The Chicago Tribune’s Headline that former Bears’ player “Tank Johnson wasn’t legally drunk” when he was arrested for DUI in Gilbert Arizona isn’t quite right. Johnson was waived by the Bears following his arrest. He has already served time in jail on gun charges and was suspended by the NFL for the first eight games of the upcoming season.
The Tribune reports that Johnson’s blood alcohol level was 0.072 percent, below the presumptive level of 0.08 percent. Charges have yet to be filed in the matter.
It is a common misunderstanding that a driver is only DUI if his BAC is at least 0.08 percent. This is untrue. Johnson was charged under Arizona’s DUI law which states that is unlawful for someone to drive “if the person is impaired to the slightest degree.” ARS 28-1381(A)(1).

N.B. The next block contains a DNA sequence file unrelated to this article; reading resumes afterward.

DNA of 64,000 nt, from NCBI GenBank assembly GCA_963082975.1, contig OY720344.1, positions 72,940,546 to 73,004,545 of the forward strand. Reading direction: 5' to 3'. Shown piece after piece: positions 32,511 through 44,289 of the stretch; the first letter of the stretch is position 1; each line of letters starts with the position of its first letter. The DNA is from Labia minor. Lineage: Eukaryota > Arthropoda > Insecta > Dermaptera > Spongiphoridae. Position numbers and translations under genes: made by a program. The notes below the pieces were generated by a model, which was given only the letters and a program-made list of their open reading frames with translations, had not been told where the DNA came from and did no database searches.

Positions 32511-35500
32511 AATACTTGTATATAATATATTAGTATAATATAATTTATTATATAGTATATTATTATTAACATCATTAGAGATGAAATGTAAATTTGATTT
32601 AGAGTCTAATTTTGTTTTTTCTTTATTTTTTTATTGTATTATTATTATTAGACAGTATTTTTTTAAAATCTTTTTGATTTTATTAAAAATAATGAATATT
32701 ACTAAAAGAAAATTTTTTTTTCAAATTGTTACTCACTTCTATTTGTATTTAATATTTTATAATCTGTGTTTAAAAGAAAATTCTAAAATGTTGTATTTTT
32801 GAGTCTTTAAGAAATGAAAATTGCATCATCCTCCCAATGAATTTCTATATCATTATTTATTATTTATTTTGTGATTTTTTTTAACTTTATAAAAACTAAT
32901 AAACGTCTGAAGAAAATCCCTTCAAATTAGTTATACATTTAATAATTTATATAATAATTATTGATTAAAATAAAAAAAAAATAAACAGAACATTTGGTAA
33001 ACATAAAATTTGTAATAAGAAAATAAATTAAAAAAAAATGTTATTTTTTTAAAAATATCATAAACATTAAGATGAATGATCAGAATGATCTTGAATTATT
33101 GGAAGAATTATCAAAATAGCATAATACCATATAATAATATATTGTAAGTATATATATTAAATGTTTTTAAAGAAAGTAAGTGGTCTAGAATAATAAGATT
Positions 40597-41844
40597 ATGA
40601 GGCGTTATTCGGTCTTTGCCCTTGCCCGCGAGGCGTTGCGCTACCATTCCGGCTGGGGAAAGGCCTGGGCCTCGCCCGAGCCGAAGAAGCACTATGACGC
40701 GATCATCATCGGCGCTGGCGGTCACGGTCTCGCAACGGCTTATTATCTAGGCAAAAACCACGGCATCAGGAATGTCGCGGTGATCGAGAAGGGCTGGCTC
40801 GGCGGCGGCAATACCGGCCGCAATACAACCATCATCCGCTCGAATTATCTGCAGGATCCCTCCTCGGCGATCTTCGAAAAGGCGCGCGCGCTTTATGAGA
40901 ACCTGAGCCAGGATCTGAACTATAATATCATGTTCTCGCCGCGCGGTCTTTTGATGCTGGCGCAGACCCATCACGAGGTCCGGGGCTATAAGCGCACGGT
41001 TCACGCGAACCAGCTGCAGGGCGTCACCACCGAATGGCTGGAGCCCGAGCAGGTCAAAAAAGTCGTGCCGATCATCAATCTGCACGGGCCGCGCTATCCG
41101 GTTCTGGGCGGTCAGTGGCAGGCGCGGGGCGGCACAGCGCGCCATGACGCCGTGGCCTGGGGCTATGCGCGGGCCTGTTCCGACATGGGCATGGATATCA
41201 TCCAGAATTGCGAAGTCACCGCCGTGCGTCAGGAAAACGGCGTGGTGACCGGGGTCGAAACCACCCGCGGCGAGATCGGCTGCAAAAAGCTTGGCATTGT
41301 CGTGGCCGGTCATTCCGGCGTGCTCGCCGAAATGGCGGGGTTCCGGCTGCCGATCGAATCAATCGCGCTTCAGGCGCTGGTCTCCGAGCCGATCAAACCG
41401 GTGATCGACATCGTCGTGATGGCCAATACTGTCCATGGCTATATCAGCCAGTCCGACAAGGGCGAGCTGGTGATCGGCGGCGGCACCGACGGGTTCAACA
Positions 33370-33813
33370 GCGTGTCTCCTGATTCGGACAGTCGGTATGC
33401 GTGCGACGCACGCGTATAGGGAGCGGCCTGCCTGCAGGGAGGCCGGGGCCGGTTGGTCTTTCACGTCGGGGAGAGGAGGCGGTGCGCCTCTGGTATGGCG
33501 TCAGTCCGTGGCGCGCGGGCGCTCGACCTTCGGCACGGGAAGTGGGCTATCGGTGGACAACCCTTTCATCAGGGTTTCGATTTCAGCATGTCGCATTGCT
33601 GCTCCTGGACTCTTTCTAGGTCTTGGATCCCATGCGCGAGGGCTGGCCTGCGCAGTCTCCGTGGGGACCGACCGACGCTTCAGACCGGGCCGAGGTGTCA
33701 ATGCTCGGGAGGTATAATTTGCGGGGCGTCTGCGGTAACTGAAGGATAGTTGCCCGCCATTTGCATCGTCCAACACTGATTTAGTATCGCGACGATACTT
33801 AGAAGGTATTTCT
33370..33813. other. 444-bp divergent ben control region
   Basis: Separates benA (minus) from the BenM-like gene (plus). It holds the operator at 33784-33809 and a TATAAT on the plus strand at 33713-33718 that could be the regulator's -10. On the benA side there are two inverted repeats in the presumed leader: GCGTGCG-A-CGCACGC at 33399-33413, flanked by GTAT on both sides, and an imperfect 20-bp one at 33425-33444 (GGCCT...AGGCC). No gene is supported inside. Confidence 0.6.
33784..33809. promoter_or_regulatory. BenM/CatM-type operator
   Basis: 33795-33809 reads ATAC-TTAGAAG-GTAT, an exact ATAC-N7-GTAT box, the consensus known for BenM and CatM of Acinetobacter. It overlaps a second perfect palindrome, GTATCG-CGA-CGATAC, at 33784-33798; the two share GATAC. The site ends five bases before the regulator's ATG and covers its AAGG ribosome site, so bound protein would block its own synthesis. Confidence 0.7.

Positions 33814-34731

Every state has a presumptive BAC of 0.08 percent. When a driver has a BAC above the presumptive level, the burden of proof switches from the government to the accused.
A judge or jury, in a DUI case, is instructed to take a BAC above 0.08 percent as proof that a driver was DUI. The defendant must prove something was wrong with the breath or blood test.
For the Tribune, and other media outlets, to indicate that Johnson was not DUI aids to the common misconception. If Johnson is not charged with DUI, it will be because the prosecutor believes the testimony of the arresting officer will not be enough, without a presumptive BAC, to convince a jury Johnson was DUI.